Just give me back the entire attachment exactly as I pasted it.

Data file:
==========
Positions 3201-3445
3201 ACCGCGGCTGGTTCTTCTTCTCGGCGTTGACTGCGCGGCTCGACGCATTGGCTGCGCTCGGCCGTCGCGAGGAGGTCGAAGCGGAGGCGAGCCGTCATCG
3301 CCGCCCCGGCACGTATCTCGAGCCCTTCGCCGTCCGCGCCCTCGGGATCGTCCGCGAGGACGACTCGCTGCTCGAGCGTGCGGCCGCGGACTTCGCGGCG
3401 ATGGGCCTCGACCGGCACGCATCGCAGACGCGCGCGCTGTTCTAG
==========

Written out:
Positions 3201-3445
3201 ACCGCGGCTGGTTCTTCTTCTCGGCGTTGACTGCGCGGCTCGACGCATTGGCTGCGCTCGGCCGTCGCGAGGAGGTCGAAGCGGAGGCGAGCCGTCATCG
3301 CCGCCCCGGCACGTATCTCGAGCCCTTCGCCGTCCGCGCCCTCGGGATCGTCCGCGAGGACGACTCGCTGCTCGAGCGTGCGGCCGCGGACTTCGCGGCG
3401 ATGGGCCTCGACCGGCACGCATCGCAGACGCGCGCGCTGTTCTAG